Polish Gypsies Attacked, Homes Demolished
Jun. 28, 1991
WARSAW, Poland (AP) _ A mob of about 100 hooligans attacked a Gypsy neighborhood in a northern town, beating two men and destroying nine homes, newspapers reported today.
The rampage occurred Wednesday night after a car driven by an 18-year-old Soviet Gypsy struck two pedestrians, injuring one critically, police said.
The driver surrendered to police but that did not stop the attack in the town of Mlawa, 65 miles north of Warsaw, the newspapers Gazeta Wyborcza and Zycie Warszawy reported.
They said Gypsy families fled the mob in their cars and sought refuge at the local police station and in a nearby forest.
Police detained four 16- to 18-year-old youths they said led the mob, Gazeta Wyborcza reported.
Police had to use tear gas to stop another crowd from marching on the neighborhood on Thursday night, it said. Two more arrests were made then, and three police cars were damaged.
An unidentified police officer in the provincial seat of Ciechanow said extra police patrols remained in Mlawa today.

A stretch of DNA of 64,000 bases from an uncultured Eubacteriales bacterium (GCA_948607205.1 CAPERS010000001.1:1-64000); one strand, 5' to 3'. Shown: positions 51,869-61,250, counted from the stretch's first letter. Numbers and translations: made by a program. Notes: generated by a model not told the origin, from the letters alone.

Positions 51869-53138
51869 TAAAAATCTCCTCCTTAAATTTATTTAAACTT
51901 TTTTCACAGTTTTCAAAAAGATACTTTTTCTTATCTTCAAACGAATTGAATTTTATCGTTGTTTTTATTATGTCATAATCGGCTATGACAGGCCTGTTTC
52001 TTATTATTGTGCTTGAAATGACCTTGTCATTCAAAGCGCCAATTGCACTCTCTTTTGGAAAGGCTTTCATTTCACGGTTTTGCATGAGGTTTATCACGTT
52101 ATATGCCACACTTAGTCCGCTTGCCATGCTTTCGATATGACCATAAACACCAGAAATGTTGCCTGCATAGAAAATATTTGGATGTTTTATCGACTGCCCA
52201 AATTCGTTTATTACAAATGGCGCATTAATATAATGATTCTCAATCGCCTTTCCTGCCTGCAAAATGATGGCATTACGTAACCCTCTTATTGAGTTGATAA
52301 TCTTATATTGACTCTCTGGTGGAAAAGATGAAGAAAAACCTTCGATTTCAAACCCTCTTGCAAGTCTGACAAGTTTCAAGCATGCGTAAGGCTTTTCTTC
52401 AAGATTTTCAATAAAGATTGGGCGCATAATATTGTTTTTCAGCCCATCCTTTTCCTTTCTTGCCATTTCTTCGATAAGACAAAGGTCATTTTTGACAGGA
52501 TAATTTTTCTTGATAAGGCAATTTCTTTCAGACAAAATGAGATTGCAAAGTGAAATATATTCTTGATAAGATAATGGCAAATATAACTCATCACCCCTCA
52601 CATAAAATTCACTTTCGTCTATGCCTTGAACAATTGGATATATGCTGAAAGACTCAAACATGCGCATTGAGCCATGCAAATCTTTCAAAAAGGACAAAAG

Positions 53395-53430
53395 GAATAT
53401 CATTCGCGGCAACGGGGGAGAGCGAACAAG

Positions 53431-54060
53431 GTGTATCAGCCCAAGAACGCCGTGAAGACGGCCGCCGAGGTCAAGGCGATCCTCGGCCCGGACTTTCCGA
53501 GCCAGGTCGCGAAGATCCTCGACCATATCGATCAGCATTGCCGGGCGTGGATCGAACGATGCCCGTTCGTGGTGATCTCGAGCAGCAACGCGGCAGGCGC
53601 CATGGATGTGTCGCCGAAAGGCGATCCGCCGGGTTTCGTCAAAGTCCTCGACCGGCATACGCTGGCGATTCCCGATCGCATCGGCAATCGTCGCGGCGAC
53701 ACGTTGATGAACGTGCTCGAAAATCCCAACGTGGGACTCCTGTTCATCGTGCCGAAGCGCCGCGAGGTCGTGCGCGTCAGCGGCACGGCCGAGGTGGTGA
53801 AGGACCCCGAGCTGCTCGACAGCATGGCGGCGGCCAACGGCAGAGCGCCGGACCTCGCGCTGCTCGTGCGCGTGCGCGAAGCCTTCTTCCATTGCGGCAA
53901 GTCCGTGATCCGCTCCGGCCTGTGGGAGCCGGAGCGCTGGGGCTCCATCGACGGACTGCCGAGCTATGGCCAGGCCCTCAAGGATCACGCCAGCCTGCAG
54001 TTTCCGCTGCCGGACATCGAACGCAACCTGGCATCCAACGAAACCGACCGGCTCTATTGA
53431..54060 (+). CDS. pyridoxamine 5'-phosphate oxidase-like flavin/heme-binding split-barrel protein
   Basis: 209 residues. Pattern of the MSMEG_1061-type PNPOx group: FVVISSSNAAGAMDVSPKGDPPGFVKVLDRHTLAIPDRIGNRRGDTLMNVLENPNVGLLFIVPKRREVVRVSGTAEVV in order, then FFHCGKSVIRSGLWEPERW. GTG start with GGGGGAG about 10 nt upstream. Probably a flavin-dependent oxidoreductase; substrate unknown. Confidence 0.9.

Poland has an estimated 10,000 to 15,000 Gypsies, many of whom live in the rural, relatively poor area around Mlawa.
The attack points up the ethnic strains that have accompanied democratic revolutions across eastern Europe.
Although Poland is relatively homogeneous, there have been anti-Semitic incidents as well as tension involving the growing Gypsy population, which includes immigrants from Romania and Bulgaria.
''The most painful thing is that a group of respected citizens of our town living in the neighborhood did not intervene,'' Mlawa police Superintendent Zdzislaw Siniarski told the Zycie Warszawy newspaper. ''I could see no horror among them, or any attempt to help.''